“For thine is the kingdom, and the power, and the glory, for ever.”
Oftentimes we repeat the words of the Lord’s Prayer without fully appreciating their meaning and application. However, the only way we can successfully be all that God designed for us to be is to live what Jesus prayed. And while the entire prayer is important and worthy of our careful and close attention, if we miss the point of the last line we have certainly missed what is arguably the most important point of the Bible. Whoever owns the Kingdom has the Power; and whoever has the Power gets the Glory. And God will not share His Glory with anyone! (Isaiah 42:8, 48:11)
This, then, is the crux of revealed Truth. The Kingdom is God’s, the Power is God’s, and the Glory is God’s. Anything or anyone that attempts to make any other assertion relative to these matters will ultimately be destroyed by God Himself.
Ask Lucifer. Or Pharaoh. Or Nebuchadnezzar.
It is the nature of mankind to desire kingdoms, with their attendant power and glory, for man is created in the image of God. And it would indeed be difficult to understand the history of our world–much less grasp the significance of current events on a worldwide level–without understanding the various kingdoms and empires that have been established by men through the ages of time. All this has happened, we understand, by divine ordination. For there is no power but of God, and the powers that be are ordained of God. (Romans 13:1) But it is clear that, ultimately, all power and dominion belong to our Lord. For it is written: “And the seventh angel sounded; and there were great voices in heaven, saying, The kingdoms of this world are become the kingdoms of our Lord, and of his Christ; and he shall reign for ever and ever.” (Revelation 11:15)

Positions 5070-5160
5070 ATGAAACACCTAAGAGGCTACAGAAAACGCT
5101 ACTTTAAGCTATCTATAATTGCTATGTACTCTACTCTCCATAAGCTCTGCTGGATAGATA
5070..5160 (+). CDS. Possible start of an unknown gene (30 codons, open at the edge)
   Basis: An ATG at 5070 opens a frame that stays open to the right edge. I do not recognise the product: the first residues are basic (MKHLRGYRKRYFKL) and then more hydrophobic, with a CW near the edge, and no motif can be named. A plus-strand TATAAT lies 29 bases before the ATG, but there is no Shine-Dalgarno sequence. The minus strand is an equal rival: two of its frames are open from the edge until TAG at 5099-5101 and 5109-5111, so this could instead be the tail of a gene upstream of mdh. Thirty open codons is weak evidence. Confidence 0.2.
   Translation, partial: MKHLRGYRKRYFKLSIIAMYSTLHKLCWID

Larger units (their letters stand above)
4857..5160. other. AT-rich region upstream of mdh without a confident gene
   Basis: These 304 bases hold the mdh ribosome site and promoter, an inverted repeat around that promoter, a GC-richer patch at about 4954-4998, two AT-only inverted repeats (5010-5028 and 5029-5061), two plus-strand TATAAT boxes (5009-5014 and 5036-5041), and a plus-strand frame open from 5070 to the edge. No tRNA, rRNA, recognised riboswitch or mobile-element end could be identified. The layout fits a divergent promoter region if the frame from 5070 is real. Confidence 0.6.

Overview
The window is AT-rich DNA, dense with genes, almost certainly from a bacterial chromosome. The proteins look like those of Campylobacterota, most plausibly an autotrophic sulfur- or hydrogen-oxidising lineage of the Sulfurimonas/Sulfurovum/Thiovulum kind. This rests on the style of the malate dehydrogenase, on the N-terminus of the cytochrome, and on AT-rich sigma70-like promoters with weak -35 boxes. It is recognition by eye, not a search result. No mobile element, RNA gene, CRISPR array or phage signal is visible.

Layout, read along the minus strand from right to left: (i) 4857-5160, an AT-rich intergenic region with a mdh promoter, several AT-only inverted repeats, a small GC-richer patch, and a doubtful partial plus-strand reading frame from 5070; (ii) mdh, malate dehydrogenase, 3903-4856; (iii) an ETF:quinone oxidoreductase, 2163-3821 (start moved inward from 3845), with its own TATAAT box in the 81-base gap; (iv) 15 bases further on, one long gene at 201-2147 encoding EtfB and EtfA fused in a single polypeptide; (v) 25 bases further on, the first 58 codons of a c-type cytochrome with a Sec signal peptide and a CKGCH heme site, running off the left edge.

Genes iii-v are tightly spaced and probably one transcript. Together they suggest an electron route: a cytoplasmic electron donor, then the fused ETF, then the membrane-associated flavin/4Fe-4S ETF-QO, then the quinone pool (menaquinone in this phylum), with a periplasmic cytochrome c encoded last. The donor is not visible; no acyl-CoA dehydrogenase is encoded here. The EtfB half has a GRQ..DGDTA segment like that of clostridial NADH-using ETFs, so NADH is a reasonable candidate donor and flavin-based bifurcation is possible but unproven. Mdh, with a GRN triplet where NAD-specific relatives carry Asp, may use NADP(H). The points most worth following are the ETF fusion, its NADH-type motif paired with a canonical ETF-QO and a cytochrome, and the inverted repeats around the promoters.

When our Master was tempted by the devil, he was taken up into an exceeding high mountain and shown “all the kingdoms of the world, and the glory of them.” The devil’s bargain? “All these will I give thee, if thou wilt fall down and worship me.“ Would to God that we could learn to resist the devil as effectively as did our Savior: “Thou shalt worship the Lord thy God, and Him only shalt thou serve.” (Matthew 4:8-11) Our Lord’s response clearly teaches us that what we worship we will eventually serve!
We, brethren, are stewards of the mysteries of the Kingdom. (I Corinthians 4:1, Matt. 13:11) Let us be content to fill up our measure and serve to the best of our ability in the capacity to which we have been divinely appointed. But let us never become abusive of our right in the gospel. When we preach the Gospel of the Kingdom, it must be with Power, followed by the Glory. But we must never make the mistake of building up a Kingdom for ourselves, so that we might exercise power and receive the glory. We would be wise to well consider the admonition of our Lord: “… The kings of the Gentiles exercise lordship over them; and they that exercise authority upon them are called benefactors. But ye shall not be so: but he that is greatest among you, let him be as the younger; and he that is chief, as he that doth serve.” (Luke 22:25-26)
It would be a great tragedy if we worked to build any kingdom other than Christ’s. Our labor would be entirely in vain. Our churches must not become “island kingdoms”–where we are so autonomous and independent that we do not understand our great need of one another and our interdependence upon one another. Our great struggle must not be for the survival of an organization, but for the survival of an organism–the living, breathing, growing Body of Christ.
Rev. Tim D. Cormier
Reprinted from the September, 1999 issue of the Apostolic Standard.
(C) Copyright held by Tim D. Cormier. This document may not be reproduced in whole or in part, except for personal use, without the express written permission of the author.